According to FDA Draft Guidance published in March 2010, a pharmacokinetic (PK) study should be conducted in patients with impaired renal function when the drug is likely to be used in such patients and when renal impairment is likely to mechanistically alter the PK of the drug and/or its active metabolites. One example of this is if the drug or a principal active metabolite is eliminated renally. This is also a consideration if a drug is metabolized through the liver because renal impairment may inhibit certain pathways of hepatic and gut drug metabolism. As a result, a PK study in patients with renal impairment should be conducted for most drugs intended for use to treat chronic disease.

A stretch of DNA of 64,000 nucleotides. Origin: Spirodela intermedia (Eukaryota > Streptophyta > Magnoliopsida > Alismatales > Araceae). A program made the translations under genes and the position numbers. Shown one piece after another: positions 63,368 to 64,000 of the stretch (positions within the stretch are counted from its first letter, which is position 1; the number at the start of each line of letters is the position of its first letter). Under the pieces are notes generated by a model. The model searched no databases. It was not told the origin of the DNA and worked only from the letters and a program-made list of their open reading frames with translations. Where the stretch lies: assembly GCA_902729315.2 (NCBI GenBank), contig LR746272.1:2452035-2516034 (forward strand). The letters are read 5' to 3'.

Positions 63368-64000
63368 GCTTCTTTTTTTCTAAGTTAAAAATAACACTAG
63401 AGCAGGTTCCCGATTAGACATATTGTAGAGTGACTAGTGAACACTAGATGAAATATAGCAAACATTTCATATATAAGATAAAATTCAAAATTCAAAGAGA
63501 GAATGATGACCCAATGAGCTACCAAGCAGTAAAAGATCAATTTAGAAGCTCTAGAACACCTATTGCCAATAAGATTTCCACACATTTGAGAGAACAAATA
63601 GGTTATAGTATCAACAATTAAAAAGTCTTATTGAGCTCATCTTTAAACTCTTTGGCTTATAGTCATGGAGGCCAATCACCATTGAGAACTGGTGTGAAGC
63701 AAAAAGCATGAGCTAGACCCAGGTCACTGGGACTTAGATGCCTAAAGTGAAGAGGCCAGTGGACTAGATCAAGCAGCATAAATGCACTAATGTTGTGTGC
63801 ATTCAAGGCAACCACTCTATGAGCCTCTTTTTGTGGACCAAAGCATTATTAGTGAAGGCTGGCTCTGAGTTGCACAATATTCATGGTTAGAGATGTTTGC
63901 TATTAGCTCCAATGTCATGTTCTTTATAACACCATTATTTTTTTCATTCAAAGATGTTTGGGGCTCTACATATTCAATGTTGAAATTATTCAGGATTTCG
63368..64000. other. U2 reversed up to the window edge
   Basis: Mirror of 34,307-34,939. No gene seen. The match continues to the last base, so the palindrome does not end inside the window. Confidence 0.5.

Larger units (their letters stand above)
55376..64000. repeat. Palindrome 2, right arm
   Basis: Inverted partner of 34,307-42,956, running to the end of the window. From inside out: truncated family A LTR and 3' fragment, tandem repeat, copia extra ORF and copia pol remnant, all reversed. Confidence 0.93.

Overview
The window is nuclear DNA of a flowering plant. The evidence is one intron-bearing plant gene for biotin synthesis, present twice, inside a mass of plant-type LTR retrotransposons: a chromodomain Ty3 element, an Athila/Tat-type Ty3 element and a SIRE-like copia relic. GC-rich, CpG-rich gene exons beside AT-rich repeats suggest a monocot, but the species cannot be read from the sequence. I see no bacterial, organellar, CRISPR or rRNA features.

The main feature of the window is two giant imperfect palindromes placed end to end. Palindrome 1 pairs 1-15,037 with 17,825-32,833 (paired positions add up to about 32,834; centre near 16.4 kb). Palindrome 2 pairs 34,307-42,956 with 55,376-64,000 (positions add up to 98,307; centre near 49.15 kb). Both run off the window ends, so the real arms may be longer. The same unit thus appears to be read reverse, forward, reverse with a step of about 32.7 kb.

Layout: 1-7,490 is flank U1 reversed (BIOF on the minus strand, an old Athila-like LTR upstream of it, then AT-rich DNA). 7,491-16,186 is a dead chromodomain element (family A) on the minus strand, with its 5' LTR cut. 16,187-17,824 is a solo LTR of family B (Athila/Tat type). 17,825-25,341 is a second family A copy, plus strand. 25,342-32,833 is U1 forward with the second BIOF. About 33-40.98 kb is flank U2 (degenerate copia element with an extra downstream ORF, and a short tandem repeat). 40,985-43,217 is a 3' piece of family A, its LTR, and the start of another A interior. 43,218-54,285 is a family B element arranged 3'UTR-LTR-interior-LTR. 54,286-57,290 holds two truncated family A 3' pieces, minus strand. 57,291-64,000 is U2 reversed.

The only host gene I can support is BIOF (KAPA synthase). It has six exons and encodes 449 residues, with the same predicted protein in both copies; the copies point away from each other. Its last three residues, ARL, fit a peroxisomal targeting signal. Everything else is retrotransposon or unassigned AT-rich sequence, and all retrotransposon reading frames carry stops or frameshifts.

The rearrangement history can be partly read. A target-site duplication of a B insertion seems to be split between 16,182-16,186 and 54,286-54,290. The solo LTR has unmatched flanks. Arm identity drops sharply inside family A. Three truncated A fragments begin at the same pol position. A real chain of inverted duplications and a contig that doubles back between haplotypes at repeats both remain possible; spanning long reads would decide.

The study evaluated the tolerability, pharmacokinetic and pharmacodynamic effects of a treatment of secondary hyperparathyroidism after a single dose administration to patients with mild, moderate and severe renal impairment (not requiring dialysis), and a control group (age and gender matched normal healthy volunteers). The strategy was to evaluate the effect of the compound on an equal number of patients with different stages of impaired renal function.
A restrictive protocol made it difficult to recruit study volunteers; finding patients with moderate/severe renal impairment who met the strict inclusion/exclusion criteria of the study presented the major challenge to completing enrollment. Patients also needed to be confined for approximately 62 hours (or three nights) followed by three consecutive daily outpatient visits during the winter holiday period.